Congress directed that the new FirstNet public safety network utilize Long Term Evolution (LTE) radio technology, a developing commercial network standard for broadband transmission. The public safety community identified LTE as the most promising technology to satisfy its growing need for advanced communications capabilities. As a result, ITS is exploring Voice over LTE(VoLTE), a digital protocol under which the network handles voice as just another form of data, over LTE networks. ITS is working with the public safety community to ensure that mission-critical voice transmission using this new technology is at least as clear to practitioners in field conditions as current technologies.
When the first digital Land Mobile Radios (LMR) appeared in the public safety market, firefighters reported that some of the unique environmental conditions associated with firefighting appeared to be problematic for digital LMR. ITS joined with other government agencies, the public safety community, and industry to resolve these issues through extensive laboratory research and testing with the direct involvement of practitioners and manufacturers. In anticipation of the move to public safety broadband, ITS several years ago began planning, designing, conducting, and analyzing tests to assess the intelligibility of voice communication over VoLTE in field conditions.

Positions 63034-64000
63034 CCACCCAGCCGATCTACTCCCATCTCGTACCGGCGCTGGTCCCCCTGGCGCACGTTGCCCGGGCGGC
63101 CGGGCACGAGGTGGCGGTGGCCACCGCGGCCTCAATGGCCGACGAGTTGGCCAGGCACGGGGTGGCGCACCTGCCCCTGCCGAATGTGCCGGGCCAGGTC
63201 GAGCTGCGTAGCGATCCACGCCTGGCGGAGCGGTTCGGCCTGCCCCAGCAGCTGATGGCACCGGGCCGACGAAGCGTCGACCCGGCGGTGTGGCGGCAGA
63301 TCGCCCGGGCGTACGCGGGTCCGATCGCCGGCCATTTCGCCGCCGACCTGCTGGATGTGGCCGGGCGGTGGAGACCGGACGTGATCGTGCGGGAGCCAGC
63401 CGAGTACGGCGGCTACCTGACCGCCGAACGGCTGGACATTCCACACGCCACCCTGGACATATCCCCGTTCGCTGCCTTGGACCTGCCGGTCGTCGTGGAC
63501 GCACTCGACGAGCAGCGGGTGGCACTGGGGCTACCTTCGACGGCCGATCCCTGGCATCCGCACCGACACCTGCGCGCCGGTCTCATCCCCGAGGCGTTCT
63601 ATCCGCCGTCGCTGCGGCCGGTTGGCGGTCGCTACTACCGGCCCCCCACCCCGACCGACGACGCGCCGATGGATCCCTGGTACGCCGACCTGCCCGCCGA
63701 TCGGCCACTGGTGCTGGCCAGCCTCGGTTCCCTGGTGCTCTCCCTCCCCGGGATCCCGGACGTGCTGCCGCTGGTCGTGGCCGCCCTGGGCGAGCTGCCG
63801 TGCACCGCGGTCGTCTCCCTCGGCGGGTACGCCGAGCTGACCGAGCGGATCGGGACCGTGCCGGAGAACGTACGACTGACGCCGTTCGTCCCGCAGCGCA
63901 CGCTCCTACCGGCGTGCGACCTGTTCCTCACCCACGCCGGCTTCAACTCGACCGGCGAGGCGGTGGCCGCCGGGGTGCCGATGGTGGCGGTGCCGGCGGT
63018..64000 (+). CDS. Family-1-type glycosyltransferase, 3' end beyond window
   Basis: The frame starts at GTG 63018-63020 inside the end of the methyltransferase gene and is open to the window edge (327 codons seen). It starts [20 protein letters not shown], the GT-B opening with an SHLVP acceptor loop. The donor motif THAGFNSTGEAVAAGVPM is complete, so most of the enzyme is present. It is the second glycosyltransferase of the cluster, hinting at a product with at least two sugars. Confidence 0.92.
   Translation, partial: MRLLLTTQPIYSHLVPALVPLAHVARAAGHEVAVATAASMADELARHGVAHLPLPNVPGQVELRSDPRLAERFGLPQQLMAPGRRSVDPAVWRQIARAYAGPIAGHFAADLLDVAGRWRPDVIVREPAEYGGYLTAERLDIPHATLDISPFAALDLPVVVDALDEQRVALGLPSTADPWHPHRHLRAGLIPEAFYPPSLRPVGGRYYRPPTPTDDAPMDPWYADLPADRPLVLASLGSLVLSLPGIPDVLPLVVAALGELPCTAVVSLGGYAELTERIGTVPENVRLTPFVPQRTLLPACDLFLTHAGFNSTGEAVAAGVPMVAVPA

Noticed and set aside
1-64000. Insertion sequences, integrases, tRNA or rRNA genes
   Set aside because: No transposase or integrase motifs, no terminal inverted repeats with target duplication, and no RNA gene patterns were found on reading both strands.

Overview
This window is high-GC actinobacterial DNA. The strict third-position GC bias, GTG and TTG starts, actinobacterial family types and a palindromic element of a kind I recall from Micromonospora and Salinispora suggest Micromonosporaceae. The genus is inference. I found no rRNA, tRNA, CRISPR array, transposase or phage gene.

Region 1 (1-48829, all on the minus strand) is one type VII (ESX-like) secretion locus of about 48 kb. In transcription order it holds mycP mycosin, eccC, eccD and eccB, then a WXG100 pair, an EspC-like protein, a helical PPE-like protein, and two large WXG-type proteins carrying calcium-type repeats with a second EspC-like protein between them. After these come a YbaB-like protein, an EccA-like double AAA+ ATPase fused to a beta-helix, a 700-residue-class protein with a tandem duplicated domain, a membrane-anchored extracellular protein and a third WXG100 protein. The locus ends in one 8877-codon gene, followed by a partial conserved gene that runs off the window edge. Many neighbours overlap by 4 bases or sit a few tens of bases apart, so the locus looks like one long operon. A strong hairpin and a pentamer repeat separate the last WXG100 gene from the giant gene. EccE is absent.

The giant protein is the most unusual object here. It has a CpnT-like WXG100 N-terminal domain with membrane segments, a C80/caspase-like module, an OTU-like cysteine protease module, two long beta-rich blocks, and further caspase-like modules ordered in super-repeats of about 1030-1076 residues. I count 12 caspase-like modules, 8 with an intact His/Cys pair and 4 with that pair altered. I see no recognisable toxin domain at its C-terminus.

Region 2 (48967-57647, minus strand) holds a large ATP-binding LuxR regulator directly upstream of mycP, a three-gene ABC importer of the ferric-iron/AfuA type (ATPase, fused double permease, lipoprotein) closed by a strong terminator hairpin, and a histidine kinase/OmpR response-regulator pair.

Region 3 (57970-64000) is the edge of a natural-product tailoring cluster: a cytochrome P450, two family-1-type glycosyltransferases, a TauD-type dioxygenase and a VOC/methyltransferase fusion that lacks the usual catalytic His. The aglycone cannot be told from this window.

As 2012 draws to a close, I would like to take a moment to think back on some of the major things we’ve accomplished and then look forward to what we have on our plate for 2013.
Internet. In 2012, NTIA kept busy on issues spanning all areas of communications. On the Internet policy front, we focused on facilitating multistakeholder work on how mobile applications handle consumer data privacy. I commend NTIA staff and all of the interested stakeholders for their tireless work – seven meetings and five stakeholder-organized tech briefings – over the last six months to proactively address this issue. In addition to cultivating a multistakeholder model for consumer data privacy, we also devoted significant energy in 2012 to preserving the successful multistakeholder model for a free, open, and innovative Internet globally. This culminated in an NTIA team putting their personal lives on hold for a month and dedicating 24/7 to activities in Dubai for the World Conference on International Telecommunications (WCIT). The WCIT failed to reach consensus on revising the International Telecommunications Regulations (ITRs), but the U.S. delegation never wavered in its commitment to protecting the Internet from top-down government regulation.